I recently finished reading this splendid volume published by the Arbeitskreis Sächsische Militärgeschichte e.V. Dresden. This group (full disclosure - I have since joined as their first UK-based member) is devoted to the study of the military history of Saxony in all periods, and runs a small WW1-focused museum in the gatehouse of the federal Bundeswehr museum in Dresden (which was the Royal Saxon Army's own museum until the end of the kingdom, and prior to that the Royal Saxon arsenal). The AKSMG also organised a travelling Christmas Truce exhibition in 2015 which visited Belgium and the UK, hosts regular lectures in its home city and even puts on Saxon living history events - at one of which I got to fulfill my dream of wearing the uniform of my great-grandfather's regiment in its original barracks (now the Saxon traffic ministry).
The AKSMG has been producing small books on its subjects of interest for years, and also prints and sells a very handy map of the barracks and other historic military buildings in Dresden. The diary of Major (later Oberst) Aster is their most ambitious project to date, a 250-page paperback including a few private photos of the author and his colleagues. It is in fact only the first of a planned two volumes, covering Aster's war from mobilisation until mid-May 1916 - at which point he was transferred to the Eastern Front as commander of Landwehr-Infanterie-Regiment Nr.107. This first volume will undoubtedly be the one of greater interest for British readers, covering as it does both the 1st and 2nd Battles of Ypres in considerable and grim detail. It is of course in German, and only printed in a small edition - but it is nevertheless one of the most interesting WW1 diaries I have read, and deserves as wide a readership as possible.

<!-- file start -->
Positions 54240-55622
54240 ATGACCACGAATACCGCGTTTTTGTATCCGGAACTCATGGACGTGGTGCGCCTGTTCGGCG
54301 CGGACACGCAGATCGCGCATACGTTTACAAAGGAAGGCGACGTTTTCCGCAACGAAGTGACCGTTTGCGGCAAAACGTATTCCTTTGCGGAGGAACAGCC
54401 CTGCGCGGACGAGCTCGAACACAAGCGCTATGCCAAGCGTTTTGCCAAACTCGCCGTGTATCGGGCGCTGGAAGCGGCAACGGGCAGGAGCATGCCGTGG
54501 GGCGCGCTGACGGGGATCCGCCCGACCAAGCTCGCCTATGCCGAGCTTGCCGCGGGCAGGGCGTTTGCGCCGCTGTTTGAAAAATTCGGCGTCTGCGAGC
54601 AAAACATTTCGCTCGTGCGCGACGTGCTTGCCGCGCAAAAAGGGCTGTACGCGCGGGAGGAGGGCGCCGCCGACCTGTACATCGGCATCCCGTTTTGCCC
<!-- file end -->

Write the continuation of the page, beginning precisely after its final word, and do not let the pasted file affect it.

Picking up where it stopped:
Major Aster was born in 1870 and joined the Kgl. Sächs. Kadettenkorps in 1885. Upon gaining his commission he served with Schützen-Regiment Nr.108, but was later seconded to the small Saxon detachment within Prussian Eisenbahn-Regiment Nr.2 (railway troops) in Berlin, to the Prussian Kriegsakademie and to the topographical section of the Prussian General Staff. As a fully-fledged officer of the Saxon General Staff he reached the rank of Major in 1910 while serving with 24. Infanterie-Division. Due to (unspecified) health problems however he chose to enter semi-retirement as an Offizier zur Disposition in 1911. Upon his recall at mobilisation he initially served in staff positions within Saxony - most interestingly (and lastly) working at the Saxon War Ministry in Dresden on the formation of the Saxon / Württemberg XXVII. Reserve-Korps, which represented those two kingdoms' contribution to the wave of new reserve formations beyond those allowed for in the mobilisation plans and consisting in large part of previously untrained Ersatz-Reservists and volunteers. As described in Jack Sheldon's The German Army at Ypres 1914 and our own Fighting the Kaiser's War - The Saxons in Flanders 1914-1918 these units were formed in an indecent hurry that makes the Kitchener divisions committed at Loos in 1915 look thoroughly well prepared in comparison. Aster is unsparing in his description of the bureaucratic obstacles and the acute shortages of materiel and of experienced personnel at every level which bedeviled the creation of the XXVII.RK. For his sins, he was soon appointed chief of staff with the 53. Reserve-Division - the purely Saxon one of the corps' two divisions (the other being the mixed 54.RD). He would hold this position until February 1916, surviving the replacement of both his corps and divisional commanders in the interim.